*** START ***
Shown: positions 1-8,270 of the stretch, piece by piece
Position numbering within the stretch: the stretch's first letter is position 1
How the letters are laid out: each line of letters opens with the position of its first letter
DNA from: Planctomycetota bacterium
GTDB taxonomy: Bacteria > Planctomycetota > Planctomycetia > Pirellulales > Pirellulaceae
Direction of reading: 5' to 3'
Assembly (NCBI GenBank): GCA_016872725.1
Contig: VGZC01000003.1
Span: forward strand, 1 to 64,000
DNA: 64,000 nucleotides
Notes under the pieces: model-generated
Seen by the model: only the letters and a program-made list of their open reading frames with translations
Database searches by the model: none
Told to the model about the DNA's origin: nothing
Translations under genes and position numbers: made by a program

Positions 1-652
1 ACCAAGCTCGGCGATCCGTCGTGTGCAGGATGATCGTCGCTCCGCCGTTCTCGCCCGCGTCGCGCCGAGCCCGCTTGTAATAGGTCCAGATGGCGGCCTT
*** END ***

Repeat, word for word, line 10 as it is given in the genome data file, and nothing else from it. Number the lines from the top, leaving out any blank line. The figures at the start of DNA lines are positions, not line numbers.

DNA: 64,000 nucleotides